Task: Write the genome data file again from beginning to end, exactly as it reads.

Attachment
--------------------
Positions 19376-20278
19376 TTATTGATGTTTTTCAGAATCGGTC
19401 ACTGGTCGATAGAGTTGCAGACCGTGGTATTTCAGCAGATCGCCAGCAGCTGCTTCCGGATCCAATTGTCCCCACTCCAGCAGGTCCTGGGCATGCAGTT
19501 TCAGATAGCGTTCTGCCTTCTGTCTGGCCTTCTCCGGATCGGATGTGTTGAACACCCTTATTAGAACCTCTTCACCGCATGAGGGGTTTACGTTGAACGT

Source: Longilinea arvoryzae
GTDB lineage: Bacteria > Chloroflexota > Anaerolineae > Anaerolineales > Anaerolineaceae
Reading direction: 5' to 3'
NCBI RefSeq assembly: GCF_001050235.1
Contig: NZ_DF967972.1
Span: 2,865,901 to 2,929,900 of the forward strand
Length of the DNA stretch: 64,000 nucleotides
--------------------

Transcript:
Positions 19376-20278
19376 TTATTGATGTTTTTCAGAATCGGTC
19401 ACTGGTCGATAGAGTTGCAGACCGTGGTATTTCAGCAGATCGCCAGCAGCTGCTTCCGGATCCAATTGTCCCCACTCCAGCAGGTCCTGGGCATGCAGTT
19501 TCAGATAGCGTTCTGCCTTCTGTCTGGCCTTCTCCGGATCGGATGTGTTGAACACCCTTATTAGAACCTCTTCACCGCATGAGGGGTTTACGTTGAACGT

Source: Longilinea arvoryzae
GTDB lineage: Bacteria > Chloroflexota > Anaerolineae > Anaerolineales > Anaerolineaceae
Reading direction: 5' to 3'
NCBI RefSeq assembly: GCF_001050235.1
Contig: NZ_DF967972.1
Span: 2,865,901 to 2,929,900 of the forward strand
Length of the DNA stretch: 64,000 nucleotides